[JURIST] San Francisco Mayor Gavin Newsom [official website] has postponed implementation of a program [city backgrounder] to issue identification cards [JURIST news archive] giving city residents access to government services without regard to immigration status. A mayoral spokesman said Thursday that the delay is necessary to ensure that the program does not violate state or federal law. An ordinance [text] approved [San Francisco Chronicle report] by the city's Board of Supervisors [official website] in November authorized the city clerk to issue the cards, which could be presented to any city department or city-funded agency as as proof of identification and residency. The Immigration Reform Law Institute (IRLI) [advocacy website] has filed a lawsuit [case materials] on behalf of several city residents challenging the program as violating the California Environmental Quality Act (CEQA) [text]. In a petition [PDF text] seeking injunctive relief, IRLI alleged that the program would have "growth-inducing impacts" by encouraging illegal aliens to live in the city. IRLI claimed the program must undergo an environmental impact study, as required by CEQA, before taking effect. The city was to begin issuing the cards as soon as next month. AP has more. The San Francisco Chronicle has local coverage.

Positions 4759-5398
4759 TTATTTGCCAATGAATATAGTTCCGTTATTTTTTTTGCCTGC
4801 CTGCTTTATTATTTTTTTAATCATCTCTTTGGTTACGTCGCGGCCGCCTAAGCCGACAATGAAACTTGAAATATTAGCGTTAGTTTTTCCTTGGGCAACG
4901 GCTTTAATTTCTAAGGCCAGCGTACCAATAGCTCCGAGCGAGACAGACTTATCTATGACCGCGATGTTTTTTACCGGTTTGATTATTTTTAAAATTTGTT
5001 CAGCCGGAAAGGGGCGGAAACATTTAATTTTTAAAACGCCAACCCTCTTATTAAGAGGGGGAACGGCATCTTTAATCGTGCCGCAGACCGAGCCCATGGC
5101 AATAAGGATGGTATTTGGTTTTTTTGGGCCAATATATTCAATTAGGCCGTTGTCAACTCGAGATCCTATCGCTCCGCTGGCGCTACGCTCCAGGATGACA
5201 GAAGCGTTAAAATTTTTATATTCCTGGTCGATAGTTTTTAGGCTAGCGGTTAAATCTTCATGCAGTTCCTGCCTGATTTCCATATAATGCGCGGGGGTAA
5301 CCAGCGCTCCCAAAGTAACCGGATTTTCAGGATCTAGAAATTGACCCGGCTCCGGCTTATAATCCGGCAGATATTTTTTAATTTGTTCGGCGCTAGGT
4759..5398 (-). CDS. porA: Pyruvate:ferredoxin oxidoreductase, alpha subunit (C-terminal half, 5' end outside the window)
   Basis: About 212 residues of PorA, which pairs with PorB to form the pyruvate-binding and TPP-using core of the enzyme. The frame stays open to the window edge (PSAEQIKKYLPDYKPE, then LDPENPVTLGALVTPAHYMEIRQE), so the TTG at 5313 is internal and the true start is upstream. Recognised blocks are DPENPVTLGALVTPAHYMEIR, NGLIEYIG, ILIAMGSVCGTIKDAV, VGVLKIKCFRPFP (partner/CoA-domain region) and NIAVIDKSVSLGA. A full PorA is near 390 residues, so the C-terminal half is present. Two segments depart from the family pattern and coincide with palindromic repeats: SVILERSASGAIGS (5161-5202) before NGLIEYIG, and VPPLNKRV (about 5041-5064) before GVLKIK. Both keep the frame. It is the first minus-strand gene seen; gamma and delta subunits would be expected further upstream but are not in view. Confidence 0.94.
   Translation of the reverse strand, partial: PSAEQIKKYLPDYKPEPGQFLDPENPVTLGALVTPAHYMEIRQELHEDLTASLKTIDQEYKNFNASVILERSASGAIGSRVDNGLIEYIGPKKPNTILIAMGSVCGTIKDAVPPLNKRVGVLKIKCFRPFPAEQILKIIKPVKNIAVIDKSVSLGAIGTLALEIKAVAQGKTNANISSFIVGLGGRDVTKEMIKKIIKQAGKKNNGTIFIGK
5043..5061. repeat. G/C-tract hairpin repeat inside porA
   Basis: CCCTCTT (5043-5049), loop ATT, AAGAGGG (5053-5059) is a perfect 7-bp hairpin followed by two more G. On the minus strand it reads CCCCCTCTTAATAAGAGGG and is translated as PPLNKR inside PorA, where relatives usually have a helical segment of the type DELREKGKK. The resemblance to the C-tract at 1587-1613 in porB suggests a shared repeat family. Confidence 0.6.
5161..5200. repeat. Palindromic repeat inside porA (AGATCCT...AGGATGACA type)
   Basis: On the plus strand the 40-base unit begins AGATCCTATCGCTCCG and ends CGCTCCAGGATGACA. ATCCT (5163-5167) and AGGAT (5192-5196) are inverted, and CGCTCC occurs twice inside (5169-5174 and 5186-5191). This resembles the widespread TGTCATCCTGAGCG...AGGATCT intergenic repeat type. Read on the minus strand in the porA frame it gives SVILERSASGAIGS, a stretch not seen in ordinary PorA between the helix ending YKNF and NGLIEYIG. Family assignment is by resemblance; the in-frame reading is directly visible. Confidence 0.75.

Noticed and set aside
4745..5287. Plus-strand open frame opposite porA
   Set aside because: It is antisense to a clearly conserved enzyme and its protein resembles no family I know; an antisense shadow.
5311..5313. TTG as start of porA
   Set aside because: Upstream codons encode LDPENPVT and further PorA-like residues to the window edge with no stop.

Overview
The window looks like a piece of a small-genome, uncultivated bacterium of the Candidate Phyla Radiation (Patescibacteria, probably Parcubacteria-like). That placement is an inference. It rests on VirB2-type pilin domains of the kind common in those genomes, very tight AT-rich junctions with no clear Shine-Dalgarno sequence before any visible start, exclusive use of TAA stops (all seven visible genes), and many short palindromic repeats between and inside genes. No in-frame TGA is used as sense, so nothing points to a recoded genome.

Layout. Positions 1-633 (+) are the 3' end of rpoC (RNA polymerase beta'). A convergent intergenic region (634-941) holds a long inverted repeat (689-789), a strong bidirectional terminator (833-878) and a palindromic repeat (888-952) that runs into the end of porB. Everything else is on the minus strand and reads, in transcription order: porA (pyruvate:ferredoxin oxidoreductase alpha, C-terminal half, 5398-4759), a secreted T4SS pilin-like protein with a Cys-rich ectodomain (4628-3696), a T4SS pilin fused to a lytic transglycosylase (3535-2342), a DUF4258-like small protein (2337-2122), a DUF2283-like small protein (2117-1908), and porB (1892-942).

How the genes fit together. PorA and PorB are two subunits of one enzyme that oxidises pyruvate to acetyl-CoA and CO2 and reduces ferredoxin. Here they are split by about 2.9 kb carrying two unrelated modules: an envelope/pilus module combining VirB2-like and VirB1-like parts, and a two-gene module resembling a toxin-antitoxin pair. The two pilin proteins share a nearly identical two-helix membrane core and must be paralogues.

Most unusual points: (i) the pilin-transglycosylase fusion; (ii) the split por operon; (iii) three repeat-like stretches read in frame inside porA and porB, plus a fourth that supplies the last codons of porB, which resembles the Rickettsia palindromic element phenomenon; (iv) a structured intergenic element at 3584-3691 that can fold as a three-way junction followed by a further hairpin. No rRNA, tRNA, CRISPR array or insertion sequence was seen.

The San Francisco program was modeled after a similar initiative in New Haven, Connecticut, which last year became the first US city to issue IDs to illegal immigrants [JURIST reports]. Another San Francisco ordinance, intended to maintain the city's status [JURIST report] as a haven for immigration [JURIST news archive], has also been controversial. In July, an advocacy group urged [JURIST report] the US attorney for Northern California to investigate a homicide involving an illegal immigrant who had avoided deportation under the ordinance, which prohibits city employees from reporting illegal immigrants to federal authorities.